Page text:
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Of Shoes and Ships and Sealing Wax

Quick Hits in a scattershot manner.

Leigh Rubin honored as Rochester Institute of Technology Cartoonist-in-Residence

Rochester Institute of Technology is getting its first cartoonist-in-residence. Leigh Rubin, creator of Rubes, will spend a week on campus in November talking with students at RIT’s College of Art and Design, School of Individualized Studies and College of Liberal Arts about what it takes to be a successful cartoonist — from branding to working with publishers and syndicators.

The Rochester Democrat and Chronicle carries the story.

 

 

Funny Ladies: The Changing Landscape of Cartooning

The Society of Illustrators features a panel discussion on October 11.

Since the panelists are all women, we’ll talk about drawing cartoons about feminism and what -if anything- being a woman has to do with any of it. We will argue, whine and dream about how to make a living as a cartoonist in the current landscape… without selling your soul.

Featuring panelists Emily Flake, Amy Hwang, Amy Kurzweil, Sara Lautman, and moderated by Liza Donnelly.

 

 

2019 Best Animated Short Film Oscar: A List of Qualified Films

It’s that time of year again when the Oscar pundits enter the limelight and start making their predictions for the frontrunners in various Academy Award races.

One category you won’t hear anyone “punditing” about though is the Best Animated Short Film category. That’s because we don’t have any pundits in the animation business, and even if we did, none of them would know what’s in contention. Cartoon Brew is committed to solving at least half of that problem.

Amid Amidi and Cartoon Research have been compiling a list all year long of the films that have qualified for the Academy’s Animated Short Film category. Here’s the list of 65 shorts.

 

 

Revisiting The Boondocks in the Trump Era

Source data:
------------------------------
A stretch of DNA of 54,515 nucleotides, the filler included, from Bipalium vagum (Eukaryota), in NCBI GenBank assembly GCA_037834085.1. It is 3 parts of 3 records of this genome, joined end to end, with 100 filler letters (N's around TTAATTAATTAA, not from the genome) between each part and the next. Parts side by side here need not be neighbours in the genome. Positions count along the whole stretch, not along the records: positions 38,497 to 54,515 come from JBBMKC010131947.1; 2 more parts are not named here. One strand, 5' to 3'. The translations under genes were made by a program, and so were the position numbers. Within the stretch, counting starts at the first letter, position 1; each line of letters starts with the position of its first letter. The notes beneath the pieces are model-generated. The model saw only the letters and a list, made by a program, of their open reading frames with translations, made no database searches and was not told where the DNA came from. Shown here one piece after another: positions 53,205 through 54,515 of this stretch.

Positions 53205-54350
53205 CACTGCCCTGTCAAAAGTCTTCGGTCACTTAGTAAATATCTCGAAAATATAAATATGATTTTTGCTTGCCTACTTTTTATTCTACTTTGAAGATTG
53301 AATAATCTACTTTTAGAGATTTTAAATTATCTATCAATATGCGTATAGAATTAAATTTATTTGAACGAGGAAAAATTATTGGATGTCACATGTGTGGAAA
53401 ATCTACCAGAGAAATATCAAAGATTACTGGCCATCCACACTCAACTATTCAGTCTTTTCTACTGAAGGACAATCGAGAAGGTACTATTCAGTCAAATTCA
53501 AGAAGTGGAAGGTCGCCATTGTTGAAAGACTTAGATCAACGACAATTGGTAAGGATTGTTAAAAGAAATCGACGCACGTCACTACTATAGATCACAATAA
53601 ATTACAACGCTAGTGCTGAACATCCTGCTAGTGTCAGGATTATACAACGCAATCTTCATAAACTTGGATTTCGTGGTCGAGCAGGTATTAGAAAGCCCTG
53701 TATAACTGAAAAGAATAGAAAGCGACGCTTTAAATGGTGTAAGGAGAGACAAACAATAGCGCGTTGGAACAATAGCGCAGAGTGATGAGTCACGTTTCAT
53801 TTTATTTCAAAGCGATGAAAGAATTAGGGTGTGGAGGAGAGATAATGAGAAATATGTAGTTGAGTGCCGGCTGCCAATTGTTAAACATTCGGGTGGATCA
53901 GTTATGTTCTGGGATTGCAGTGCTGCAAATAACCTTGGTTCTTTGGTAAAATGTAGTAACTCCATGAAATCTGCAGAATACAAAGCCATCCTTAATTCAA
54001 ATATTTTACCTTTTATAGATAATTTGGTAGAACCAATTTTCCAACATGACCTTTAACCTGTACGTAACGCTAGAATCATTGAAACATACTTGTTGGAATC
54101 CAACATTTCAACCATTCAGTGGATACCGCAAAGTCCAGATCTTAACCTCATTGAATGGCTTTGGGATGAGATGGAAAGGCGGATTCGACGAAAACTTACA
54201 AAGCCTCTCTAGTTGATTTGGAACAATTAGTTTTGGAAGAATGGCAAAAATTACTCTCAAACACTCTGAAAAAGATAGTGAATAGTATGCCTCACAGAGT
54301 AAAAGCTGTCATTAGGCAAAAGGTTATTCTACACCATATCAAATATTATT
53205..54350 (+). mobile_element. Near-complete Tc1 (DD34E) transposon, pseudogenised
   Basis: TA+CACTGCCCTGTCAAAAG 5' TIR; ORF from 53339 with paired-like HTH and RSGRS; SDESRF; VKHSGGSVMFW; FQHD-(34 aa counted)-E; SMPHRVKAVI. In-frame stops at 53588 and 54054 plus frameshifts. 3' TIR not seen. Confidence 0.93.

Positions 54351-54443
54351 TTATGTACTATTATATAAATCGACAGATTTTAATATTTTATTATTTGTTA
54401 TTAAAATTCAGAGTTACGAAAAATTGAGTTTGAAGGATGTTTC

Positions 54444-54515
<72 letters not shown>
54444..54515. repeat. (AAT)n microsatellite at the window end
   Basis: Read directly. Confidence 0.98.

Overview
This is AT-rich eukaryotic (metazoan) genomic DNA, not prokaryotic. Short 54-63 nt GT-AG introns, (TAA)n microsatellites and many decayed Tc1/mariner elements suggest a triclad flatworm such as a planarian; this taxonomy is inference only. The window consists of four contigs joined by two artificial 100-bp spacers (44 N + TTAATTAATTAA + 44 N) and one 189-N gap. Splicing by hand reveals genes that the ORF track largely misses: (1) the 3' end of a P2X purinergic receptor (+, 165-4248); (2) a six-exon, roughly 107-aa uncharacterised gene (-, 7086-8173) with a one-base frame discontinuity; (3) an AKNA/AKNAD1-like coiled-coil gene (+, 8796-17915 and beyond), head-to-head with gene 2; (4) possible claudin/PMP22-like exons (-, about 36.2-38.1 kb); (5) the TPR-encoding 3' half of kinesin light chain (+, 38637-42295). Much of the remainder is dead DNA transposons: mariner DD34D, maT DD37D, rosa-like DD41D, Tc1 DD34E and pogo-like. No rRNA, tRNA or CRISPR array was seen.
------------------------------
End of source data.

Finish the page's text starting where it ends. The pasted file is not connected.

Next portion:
Michael Taube at Troy Media asks the question –

Could The Boondocks have succeeded in the Trump era?

The Boondocks wasn’t a coming of age strip. It was more like a ‘coming of anger.’

I remember newspaper editors signing up the strip for its “cutting edge” and then being upset because it delivered what it promised.

 

 

“Never screw up the crossword puzzle”

As with the funny pages, the puzzle page has its share of fanatics.

There was one thing he said you could never mess up. He cautiously warned it was an easy thing to screw up because it was a part of the newspaper that seemingly shows up automagically each day, probably done by crafty little Keebler elves with ink-stained hands when no one in the newsroom was looking.

“Never screw up the crossword puzzle,” he told me. “You might get a few calls if you misspell the mayor’s name, but the gates of hell will open if you screw up the answers to the crossword puzzle.”

It made me giggle, but I also suspected he was more right than wrong.

Spokane Spokesman-Review editor Rob Curley wasn’t giggling when, due to illness, he had to change the crossword puzzle:

The next day, I quickly learned our newsroom’s voicemail system can hold 80 messages at a time. And all 80 of the messages on my desk phone were about one thing, with most callers using varying degrees of colorful language.

 

 

Jumble-aya

Speaking of puzzles…

I don’t know how it compares to Peanuts or Garfield or Calvin and Hobbes, but Jumble, That Scrambled Word Game, seems to be holding its own. It has a digest magazine that is published nine times a year and paperback books that are issued at the rate of about four a year.

With 64 years of puzzles to pull from there is no danger of running short of puzzles.

Currently the puzzle is produced by David L. Hoyt and Jeff Knurek.

 

 

Interview with Larry Lieber about The Amazing Spider-Man Comic Strip

Larry Lieber has recently retired from drawing the daily Spider-Man comic strip. Here is an audio interview with Larry reflecting on his decades drawing the strip – confirming Roy Thomas is the current writer, professing his admiration for Stan Drake, and more.

 

 

 

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